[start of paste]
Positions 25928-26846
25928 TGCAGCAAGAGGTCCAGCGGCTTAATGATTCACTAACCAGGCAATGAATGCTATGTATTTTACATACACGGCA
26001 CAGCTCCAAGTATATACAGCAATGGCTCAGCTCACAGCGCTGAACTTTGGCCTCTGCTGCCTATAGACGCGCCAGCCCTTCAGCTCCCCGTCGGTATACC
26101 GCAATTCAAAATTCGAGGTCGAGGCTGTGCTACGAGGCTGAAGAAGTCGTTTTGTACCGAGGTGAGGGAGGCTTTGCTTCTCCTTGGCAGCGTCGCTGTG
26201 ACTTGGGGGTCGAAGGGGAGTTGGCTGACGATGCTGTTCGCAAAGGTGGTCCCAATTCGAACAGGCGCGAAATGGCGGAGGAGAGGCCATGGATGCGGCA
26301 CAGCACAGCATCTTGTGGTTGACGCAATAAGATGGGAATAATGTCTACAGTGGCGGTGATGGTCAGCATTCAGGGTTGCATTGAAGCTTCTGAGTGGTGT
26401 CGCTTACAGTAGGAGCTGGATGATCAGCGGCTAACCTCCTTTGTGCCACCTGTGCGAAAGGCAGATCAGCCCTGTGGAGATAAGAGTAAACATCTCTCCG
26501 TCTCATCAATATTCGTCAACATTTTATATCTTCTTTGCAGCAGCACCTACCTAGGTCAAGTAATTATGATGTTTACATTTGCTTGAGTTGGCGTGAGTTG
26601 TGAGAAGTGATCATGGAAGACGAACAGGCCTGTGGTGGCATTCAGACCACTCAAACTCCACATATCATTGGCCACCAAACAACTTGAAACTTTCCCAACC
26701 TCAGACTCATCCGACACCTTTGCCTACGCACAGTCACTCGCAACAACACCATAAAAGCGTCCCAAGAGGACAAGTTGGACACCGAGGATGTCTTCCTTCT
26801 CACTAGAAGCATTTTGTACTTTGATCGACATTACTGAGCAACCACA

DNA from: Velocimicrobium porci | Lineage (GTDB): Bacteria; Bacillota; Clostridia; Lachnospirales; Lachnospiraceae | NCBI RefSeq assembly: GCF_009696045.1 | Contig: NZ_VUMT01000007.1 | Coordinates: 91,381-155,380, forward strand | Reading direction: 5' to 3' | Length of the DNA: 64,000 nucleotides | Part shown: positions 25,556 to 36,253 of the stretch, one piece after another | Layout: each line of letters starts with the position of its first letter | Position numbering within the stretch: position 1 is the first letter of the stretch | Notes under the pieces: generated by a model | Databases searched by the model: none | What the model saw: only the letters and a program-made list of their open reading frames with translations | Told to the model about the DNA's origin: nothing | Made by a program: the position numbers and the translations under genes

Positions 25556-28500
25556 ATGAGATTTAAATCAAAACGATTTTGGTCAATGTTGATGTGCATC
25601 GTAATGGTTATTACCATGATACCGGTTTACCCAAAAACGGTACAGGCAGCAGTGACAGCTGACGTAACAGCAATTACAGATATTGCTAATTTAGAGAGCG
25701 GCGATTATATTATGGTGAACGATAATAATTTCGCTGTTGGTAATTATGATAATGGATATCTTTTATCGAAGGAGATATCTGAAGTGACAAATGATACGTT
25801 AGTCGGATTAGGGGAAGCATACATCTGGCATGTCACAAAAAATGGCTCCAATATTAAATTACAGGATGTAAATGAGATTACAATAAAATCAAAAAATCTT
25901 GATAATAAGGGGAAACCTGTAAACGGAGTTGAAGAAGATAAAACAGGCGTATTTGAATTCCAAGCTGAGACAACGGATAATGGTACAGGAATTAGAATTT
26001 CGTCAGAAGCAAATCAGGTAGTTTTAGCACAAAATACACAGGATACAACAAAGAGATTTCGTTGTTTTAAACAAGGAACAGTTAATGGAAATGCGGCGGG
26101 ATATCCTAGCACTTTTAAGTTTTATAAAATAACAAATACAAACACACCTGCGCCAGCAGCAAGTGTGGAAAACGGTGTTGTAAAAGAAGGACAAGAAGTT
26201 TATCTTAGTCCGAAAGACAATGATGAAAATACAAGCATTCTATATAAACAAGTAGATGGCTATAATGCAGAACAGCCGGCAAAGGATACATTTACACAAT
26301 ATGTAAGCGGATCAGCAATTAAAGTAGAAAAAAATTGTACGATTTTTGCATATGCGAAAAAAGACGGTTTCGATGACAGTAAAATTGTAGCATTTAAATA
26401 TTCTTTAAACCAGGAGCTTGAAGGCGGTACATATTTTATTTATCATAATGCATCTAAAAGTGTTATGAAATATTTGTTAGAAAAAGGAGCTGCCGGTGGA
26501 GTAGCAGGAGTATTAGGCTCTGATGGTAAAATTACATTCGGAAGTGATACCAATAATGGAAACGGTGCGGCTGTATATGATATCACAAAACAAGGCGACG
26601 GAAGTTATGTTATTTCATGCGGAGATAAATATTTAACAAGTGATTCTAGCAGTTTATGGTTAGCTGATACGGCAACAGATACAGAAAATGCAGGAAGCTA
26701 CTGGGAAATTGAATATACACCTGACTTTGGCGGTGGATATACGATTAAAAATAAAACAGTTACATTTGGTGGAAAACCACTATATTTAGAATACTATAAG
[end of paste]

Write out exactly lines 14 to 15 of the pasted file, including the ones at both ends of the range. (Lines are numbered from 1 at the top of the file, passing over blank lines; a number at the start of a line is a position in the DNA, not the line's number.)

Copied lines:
25556 ATGAGATTTAAATCAAAACGATTTTGGTCAATGTTGATGTGCATC
25601 GTAATGGTTATTACCATGATACCGGTTTACCCAAAAACGGTACAGGCAGCAGTGACAGCTGACGTAACAGCAATTACAGATATTGCTAATTTAGAGAGCG